That's because the rural sector is busy producing a tangible product, not asset flipping.

Hi Just a farmer. We usually cover the REINZ's monthly rural report. You can read our article on last month's report here. We'll be covering this month's report as usual when its out in a week or so.


Yep, and meanwhile the URBAN creeks and beaches continue in their polluted unswimable states, no worries

Puketepapa - That's a old predictable statement are you connected at all with the rural sector. Farming has been very active in spending money on mitigation of farm waste for several decades. Fonterra for example has environmental standards and active plans that their farmers need to adhere. You probably live in a city and of course never contribute to any pollution right ! Yeah right ! Have a Tui !

Should I have put the word URBAN in capitals instead of lowercase ??? There, fixed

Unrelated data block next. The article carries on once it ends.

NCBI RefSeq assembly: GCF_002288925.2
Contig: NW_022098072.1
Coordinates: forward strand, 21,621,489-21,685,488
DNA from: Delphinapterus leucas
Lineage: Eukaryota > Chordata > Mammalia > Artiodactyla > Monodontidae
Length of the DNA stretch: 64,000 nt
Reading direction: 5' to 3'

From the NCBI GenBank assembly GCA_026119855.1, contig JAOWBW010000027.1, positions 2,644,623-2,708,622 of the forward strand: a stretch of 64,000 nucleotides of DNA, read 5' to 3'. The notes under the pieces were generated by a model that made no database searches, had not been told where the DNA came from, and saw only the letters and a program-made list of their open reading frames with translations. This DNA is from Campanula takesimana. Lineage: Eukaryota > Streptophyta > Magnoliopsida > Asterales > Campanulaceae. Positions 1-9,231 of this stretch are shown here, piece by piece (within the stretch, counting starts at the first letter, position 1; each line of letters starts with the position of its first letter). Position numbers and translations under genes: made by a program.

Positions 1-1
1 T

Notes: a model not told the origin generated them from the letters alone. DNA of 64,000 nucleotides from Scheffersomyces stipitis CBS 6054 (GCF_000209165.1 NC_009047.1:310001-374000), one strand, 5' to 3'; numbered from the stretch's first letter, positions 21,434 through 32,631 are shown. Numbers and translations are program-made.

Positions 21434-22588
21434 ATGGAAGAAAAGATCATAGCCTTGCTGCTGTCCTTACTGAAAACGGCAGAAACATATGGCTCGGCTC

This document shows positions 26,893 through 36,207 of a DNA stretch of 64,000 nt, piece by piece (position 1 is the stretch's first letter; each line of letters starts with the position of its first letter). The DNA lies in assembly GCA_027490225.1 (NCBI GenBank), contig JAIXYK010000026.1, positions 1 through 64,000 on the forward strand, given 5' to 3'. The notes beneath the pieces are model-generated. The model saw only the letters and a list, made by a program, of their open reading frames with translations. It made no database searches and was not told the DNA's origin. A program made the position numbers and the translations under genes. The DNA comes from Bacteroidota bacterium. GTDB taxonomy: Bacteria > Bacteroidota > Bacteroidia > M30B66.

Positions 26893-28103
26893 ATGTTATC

Auckland METRO beaches and creeks are polluted
Have been for 50 years. Nothing done
Beaches get closed every summer due to human effluent
Wellington had a serious sewerage discharge into Wellington Harbour 2019
Maybe they should get Fonterra to run the Councils

Peak of 8m block sales was in 2003, at 27,873 for April to November period. (pcm = 3484)
In last 40 months up to July 2020, pcm sales running at 1845.
The 64 month block fo sales we are in now most resembles that of 2006-11, when average pcm was 1937.
Every 64 month block of time, sales go up or down between 33% and 62%
We are in down phase. So, I see no reason to expect sales to exceed 1937 pcm
The last up phase was of course Dec 11 to March 17, when pcm average was 2,397

Last 3m (June, July, August) only averaging 2480
In 2006 the 3m average was 2757
In 2015 it was 2873.

3m does not make a summer, nor a cycle

Yes, some might regard all this as highly arcane and not relevant but it is a LOT more representative than a week's auction sales.

Cycle is driven by demographics and land availability.
Only short term cycle of a few months is driven by rate cuts.


It would be really interesting to know the exact proportion of homes taken to auction these days compared to previous years, it give the impression that the clearance rates are just a result of agents and owners just going to auction if they are sure they will sell.